Occupational and physical therapy personnel provide a continuum of services in the least restrictive environment for children, 3 to 21 years of age. Children in early intervention programs receive services that focus on their developmental delays, behavioral difficulties, sensory needs and physical and/or neurological problems. Therapists serving school-age students are mandated to provide educationally-related services. The therapist must show a relationship between the identified disability and the difficulties the student has in performing or participating in specific educational activities.
Occupational therapy and physical therapy work together to plan environmental adaptations, assistive technology and transition to the community or worksite, where needed, to accommodate the student's disabilities.
Occupational therapy addresses problems in overall sensorimotor development, visual perception, educational and work activities, graphomotor skills, and activities of daily living. The primary focus of occupational therapy is to help students participate as fully as possible in their education, homes and communities.
Physical therapy addresses the areas of physical and neurological dysfunction and developmental delays. The physical therapist is concerned with motor and sensory performance. The school-based physical therapist looks at the student's physical functioning and its impact on learning, mobility, accessibility, and safety within the educational environment.
The Evaluation Clinic
The Evaluation Clinic provides comprehensive assessment when requested by a Committee on Special Education. This Service is primarily for regular education students who demonstrate specific sensorimotor and/or physical problems and who have difficulties perceiving or processing classroom information.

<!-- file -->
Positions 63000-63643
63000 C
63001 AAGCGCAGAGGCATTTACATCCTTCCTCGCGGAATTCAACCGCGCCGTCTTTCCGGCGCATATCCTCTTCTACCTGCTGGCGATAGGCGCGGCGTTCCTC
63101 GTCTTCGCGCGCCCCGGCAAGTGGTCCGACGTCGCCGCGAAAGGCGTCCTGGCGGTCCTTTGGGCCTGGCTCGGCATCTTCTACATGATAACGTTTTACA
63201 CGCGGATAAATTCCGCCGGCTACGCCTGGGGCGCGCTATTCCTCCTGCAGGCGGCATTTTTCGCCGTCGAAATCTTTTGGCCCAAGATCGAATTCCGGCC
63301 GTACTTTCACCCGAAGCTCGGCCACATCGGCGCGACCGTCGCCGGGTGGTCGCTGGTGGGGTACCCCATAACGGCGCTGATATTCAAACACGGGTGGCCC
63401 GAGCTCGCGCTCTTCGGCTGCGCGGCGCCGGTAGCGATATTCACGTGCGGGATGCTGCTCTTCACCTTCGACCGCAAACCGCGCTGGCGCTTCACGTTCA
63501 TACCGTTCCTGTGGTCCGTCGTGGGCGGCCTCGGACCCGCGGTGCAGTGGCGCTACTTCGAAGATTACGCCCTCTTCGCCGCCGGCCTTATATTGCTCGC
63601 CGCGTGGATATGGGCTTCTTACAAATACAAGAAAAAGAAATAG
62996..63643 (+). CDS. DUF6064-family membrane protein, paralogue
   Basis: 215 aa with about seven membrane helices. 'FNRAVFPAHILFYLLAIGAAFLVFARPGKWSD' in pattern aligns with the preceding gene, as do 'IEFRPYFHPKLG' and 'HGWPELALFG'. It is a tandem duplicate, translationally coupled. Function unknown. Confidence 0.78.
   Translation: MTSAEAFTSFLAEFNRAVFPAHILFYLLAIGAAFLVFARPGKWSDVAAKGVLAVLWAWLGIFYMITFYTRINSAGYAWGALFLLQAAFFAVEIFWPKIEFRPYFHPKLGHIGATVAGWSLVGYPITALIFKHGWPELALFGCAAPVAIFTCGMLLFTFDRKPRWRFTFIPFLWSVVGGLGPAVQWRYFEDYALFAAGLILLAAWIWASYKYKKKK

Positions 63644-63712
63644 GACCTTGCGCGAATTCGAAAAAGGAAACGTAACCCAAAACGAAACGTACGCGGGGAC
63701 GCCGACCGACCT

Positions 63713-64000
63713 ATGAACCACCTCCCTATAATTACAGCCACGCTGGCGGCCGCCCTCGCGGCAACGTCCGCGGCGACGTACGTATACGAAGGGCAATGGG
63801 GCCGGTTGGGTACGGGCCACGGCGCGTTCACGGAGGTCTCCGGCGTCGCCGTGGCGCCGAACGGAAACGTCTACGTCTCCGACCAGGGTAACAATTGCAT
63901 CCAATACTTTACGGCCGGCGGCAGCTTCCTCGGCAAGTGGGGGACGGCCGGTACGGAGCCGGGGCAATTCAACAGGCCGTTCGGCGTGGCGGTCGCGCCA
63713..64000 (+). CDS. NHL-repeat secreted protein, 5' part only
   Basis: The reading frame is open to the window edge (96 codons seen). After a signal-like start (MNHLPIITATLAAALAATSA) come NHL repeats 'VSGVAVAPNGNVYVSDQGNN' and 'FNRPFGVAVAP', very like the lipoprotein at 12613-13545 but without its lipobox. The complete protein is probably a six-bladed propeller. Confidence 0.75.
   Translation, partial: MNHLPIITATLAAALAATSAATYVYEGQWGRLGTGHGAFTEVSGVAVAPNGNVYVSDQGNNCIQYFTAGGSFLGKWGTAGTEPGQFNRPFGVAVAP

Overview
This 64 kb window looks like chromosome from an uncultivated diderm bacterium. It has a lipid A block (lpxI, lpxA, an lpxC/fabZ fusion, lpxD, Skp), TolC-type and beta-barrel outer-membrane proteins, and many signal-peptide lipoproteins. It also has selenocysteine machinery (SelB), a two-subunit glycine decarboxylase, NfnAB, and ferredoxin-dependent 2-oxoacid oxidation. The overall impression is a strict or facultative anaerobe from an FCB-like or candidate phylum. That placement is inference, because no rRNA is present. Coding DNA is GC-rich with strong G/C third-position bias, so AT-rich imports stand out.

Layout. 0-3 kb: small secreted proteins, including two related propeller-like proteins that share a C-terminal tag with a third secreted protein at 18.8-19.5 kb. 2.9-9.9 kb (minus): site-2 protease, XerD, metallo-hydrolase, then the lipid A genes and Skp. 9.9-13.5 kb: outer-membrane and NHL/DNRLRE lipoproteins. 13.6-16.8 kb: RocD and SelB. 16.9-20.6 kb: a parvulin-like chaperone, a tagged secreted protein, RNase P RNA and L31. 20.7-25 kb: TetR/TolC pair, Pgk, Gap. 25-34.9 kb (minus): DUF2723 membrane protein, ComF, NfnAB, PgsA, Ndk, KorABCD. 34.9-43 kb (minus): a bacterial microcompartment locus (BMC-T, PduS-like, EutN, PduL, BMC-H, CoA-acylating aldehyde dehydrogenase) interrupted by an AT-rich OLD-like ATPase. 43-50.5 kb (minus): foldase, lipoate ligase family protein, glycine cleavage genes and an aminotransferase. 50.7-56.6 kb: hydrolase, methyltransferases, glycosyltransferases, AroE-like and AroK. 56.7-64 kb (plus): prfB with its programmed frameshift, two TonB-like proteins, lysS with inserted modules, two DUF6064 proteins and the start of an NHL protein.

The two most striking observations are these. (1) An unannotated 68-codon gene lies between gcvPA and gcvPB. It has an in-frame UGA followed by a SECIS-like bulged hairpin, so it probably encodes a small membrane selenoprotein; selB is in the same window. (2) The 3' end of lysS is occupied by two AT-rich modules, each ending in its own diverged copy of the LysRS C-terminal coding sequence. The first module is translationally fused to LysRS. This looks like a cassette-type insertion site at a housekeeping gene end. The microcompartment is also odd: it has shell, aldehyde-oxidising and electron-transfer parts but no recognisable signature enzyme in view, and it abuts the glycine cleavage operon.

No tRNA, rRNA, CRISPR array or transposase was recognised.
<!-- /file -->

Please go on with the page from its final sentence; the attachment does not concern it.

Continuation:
Direct occupational and/or physical therapy
Direct occupational and/or physical therapy is requested by Committees on Special Education or Preschool Special Education wherever the student's classroom is located. These services are delivered in individual or small group settings, depending on the student's program, needs and functioning levels.
Consultation is provided to Committees on Special Education and Preschool Special Education, building teams, teaching personnel and parents. This service clarifies evaluation results and the educational implications of identified problems, assists in developing needed adaptations for students and promotes functional independence in school and community/work transitions.
Occupational and/or physical therapy in the home
Occupational and/or physical therapy in the home will be provided for school age students who are deemed unable to attend school programs by the Committee on Special Education.
Workshops and in-service training
Workshops and in-service training are provided for professional colleagues, teaching personnel and parents.
Clinical education is provided for college/university students training to become occupational or physical therapy personnel.
New York State Occupational Therapy Association (NYSOTA):
NYSOTA, which represents over 1000 members, strives to: Support professional ethics and discipline. Promote the standing of occupational therapy as a viable profession in New York State. Foster the highest capability of occupational therapy practitioners to meet the need of changes in society and health care provisions. Advance evidence-based research and education in occupational therapy. NYSOTA has been hard at work! Please visit the NEW website for information about events in your area, legislative updates and career opportunities.
New York Physical Therapy Association (NYPTA):
NYPTA is a professional, non-profit association of approximately 5,000 Physical Therapists (PTs), Physical Therapist Assistants (PTAs) and PT/PTA students. The NYPTA is dedicated to serving the public's health interests, improving the standard of health for people of all ages and advancing the benefits of physical therapy and the interests of physical therapy professionals in state of New York.